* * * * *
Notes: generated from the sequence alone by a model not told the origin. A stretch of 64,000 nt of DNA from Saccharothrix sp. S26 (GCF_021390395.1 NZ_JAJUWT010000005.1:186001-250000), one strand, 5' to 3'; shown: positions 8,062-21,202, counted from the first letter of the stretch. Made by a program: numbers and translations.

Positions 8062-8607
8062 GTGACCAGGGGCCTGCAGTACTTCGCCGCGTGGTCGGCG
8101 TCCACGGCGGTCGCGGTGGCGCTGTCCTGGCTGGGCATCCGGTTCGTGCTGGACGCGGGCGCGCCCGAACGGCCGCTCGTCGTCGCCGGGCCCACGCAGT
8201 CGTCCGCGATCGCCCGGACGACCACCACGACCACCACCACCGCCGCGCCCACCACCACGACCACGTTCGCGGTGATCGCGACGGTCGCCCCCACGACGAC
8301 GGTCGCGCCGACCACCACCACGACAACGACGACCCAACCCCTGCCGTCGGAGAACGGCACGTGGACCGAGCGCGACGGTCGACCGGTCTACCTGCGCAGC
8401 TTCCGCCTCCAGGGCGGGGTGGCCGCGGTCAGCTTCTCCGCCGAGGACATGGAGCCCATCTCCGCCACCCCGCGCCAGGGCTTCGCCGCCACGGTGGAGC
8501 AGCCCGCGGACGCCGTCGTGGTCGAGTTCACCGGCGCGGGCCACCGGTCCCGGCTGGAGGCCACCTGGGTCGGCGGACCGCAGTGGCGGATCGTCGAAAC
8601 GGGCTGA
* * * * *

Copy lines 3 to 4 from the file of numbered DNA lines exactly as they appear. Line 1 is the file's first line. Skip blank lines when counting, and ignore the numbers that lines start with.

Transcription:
8062 GTGACCAGGGGCCTGCAGTACTTCGCCGCGTGGTCGGCG
8101 TCCACGGCGGTCGCGGTGGCGCTGTCCTGGCTGGGCATCCGGTTCGTGCTGGACGCGGGCGCGCCCGAACGGCCGCTCGTCGTCGCCGGGCCCACGCAGT